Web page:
13:10 GMT23 June 2021
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    Refugee and Migrant Crisis in Europe (162)
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    Germany's foreign minister is set to make a flying visit to Turkey in a desperate attempt at bringing back on track talks between Brussels and Ankara over the controversial EU-Turkey migrant deal and Turkey's accession to the EU, following a damning report that suggested both were in serious doubt.

    German Chancellor Angela Merkel, March 2016, brokered a deal with Ankara to stem the flow of migrant reaching Europe via Turkey, either using the Aegean Sea crossing to reach the Greek islands or the overland route via the West Balkans. 

    As part of the deal, Brussels agreed to accelerate Turkey's accession into the EU and grant visa-free access to Turkish citizens to the EU Schengen area by — first — the end of July, and subsequently, the end of October — both of which deadlines have passed.

    Contingent on that deal was a plan to relocate "irregular migrants" — those refused asylum — from Greece back to Turkey, in return for US$3.26 billion in aid to assist Turkish refugee camps. However, many refugee NGOs — including the UNHCR — refused to cooperate, citing Turkey's poor record on human rights and conditions at its refugee camps.

    The situation worsened following the failed attempted coup against Turkish President Recep Tayyip Erdogan, after which he staged a series of crackdowns on opposition parties, the media and many civil servants, including the judiciary, the military and law enforcement agencies.

    'Serious Concerns'

    In his latest upsum of the situation, Johannes Hahn, Commissioner for European Neighborhood Policy and Enlargement Negotiations, said grimly: "There has been and continues to be serious backsliding by Turkey in the areas of rule of law and fundamental rights, especially with regard to the functioning of judiciary and freedom of expression."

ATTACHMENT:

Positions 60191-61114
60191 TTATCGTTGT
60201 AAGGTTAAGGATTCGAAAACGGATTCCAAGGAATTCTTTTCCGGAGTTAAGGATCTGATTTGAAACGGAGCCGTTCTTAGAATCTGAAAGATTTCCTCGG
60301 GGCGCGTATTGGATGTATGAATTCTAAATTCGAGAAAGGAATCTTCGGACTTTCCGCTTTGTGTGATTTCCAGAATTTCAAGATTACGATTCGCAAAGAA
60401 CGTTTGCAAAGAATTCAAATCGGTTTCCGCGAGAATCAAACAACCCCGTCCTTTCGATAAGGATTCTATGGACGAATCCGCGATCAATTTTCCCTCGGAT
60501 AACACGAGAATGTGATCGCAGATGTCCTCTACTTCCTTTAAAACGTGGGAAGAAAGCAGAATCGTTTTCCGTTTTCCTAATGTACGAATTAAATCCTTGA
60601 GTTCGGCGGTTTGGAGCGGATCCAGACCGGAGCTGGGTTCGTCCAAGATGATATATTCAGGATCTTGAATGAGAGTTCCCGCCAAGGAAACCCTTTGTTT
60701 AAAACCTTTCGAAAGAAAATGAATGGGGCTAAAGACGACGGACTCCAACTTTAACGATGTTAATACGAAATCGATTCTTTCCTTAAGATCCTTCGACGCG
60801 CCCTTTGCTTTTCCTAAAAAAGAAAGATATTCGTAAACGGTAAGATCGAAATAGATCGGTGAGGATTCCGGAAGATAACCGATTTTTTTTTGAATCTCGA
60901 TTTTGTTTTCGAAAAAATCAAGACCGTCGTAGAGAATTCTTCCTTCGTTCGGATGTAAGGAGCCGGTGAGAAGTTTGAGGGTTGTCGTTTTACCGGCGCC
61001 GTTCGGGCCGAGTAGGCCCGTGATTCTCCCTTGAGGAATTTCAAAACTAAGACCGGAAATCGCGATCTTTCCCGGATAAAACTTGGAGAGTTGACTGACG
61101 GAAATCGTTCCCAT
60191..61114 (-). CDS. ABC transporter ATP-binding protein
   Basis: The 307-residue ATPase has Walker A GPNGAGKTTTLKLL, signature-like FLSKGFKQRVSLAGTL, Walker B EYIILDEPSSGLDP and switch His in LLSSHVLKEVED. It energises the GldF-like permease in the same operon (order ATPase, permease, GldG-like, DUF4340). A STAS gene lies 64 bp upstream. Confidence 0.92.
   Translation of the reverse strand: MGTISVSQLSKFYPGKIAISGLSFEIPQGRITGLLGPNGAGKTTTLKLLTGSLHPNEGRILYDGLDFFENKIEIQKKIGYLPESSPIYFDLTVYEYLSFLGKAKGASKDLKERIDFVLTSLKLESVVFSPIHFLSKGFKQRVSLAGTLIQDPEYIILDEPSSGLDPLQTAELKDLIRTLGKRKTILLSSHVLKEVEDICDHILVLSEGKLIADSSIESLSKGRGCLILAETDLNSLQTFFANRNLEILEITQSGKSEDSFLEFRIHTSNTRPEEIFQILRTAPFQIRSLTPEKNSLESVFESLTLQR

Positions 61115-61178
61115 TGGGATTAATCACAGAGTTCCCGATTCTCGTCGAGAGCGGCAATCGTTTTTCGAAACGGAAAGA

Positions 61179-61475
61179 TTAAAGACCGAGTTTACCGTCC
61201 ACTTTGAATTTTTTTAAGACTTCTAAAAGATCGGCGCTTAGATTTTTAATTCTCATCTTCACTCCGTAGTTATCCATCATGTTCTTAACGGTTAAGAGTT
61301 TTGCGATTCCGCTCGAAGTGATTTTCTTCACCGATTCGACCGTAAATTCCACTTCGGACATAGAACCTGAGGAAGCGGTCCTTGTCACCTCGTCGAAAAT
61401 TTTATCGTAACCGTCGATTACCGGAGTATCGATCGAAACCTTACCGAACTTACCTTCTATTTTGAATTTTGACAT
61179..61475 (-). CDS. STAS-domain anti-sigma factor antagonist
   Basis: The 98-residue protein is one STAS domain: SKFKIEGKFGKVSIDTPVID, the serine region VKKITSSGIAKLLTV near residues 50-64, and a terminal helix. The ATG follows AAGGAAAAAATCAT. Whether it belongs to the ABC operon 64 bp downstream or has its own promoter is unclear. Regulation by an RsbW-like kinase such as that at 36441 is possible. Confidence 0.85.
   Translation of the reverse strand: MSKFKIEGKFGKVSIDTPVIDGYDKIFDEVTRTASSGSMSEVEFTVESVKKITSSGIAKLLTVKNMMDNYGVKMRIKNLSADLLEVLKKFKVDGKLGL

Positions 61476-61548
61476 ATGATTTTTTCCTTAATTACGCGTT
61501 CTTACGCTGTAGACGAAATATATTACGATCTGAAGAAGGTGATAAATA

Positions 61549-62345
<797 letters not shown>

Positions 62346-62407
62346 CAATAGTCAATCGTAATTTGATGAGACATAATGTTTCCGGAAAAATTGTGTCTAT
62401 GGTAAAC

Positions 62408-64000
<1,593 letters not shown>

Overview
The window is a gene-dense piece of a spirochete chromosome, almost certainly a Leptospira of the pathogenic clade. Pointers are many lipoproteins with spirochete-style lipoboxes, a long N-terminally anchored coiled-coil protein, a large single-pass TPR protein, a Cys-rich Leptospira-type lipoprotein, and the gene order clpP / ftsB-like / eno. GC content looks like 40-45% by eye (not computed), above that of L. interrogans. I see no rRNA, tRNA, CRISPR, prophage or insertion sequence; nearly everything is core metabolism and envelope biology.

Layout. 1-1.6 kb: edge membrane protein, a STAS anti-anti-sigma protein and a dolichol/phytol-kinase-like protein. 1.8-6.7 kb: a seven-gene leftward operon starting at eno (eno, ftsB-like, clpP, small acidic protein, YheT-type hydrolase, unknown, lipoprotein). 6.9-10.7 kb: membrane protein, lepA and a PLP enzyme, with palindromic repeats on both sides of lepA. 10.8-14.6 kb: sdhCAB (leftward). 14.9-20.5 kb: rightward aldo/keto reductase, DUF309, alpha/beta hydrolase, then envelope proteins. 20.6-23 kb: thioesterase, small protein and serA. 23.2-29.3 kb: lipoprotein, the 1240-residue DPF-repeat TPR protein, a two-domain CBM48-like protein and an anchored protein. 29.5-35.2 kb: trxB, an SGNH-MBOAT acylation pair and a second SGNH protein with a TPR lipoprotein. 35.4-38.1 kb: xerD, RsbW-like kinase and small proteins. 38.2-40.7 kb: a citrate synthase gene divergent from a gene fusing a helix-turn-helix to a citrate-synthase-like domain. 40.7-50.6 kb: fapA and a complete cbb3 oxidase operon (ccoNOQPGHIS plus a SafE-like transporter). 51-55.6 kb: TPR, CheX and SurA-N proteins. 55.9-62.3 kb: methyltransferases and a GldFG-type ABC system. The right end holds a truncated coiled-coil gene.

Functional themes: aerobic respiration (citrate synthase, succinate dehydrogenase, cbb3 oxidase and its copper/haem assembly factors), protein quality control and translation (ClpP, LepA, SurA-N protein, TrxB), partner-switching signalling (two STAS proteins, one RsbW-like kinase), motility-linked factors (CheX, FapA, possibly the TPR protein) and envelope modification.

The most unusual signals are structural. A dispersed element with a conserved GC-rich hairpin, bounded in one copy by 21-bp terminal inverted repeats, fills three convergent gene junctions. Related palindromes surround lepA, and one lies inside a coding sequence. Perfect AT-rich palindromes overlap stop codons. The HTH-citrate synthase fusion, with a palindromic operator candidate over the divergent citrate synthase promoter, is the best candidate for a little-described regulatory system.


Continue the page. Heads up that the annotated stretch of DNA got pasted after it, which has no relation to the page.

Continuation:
"An already very problematic situation has been further exacerbated by many of the measures taken since July, the scale and collective nature of which give cause for very serious concerns. Our analysis also shows backsliding in the area of public administration reforms and structural economic reforms.

    "In short: the EU was committed to use a challenging situation to strengthen our ties with Turkey. But in key areas of our relationship and on core international commitments to which Turkey has signed up, Ankara has clearly chosen to move away from Europe, not closer towards it," Hahn said.

    The downbeat appraisal of the EU-Turkey talks was echoed by European Parliament Dutch lawmaker Hans van Baalen, who said:

    "The negotiations with Turkey on EU membership are at a dead end. Turkey is drifting away from democracy, the rule of law and fundamental freedoms, including free speech and media freedom."

    Germany's foreign minister Frank-Walter Steinmeier is set to visit Turkey in the week of November 14, in an attempt to bring the deal back on track.

    Meanwhile, foreign ministers meeting in Brussels Friday (November 11), will struggle to square the EU-Turkey migrant deal with the terms of accession for Turkey to join the EU, further throwing into doubt the endgame, which was to manage the refugee crisis and stabilize the situation in Northern Syria and Iraq.

    Refugee and Migrant Crisis in Europe (162)


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    foreign relations, EU-accession, media freedom, migrant crisis, EU membership, negotiations, humanitarian crisis, politics, refugees, opposition, crackdown, EU-Turkey migrant deal, coup attempt in Turkey, European Union, Johannes Hahn, Recep Tayyip Erdogan, Europe, Turkey, Middle East, Ankara, Brussels
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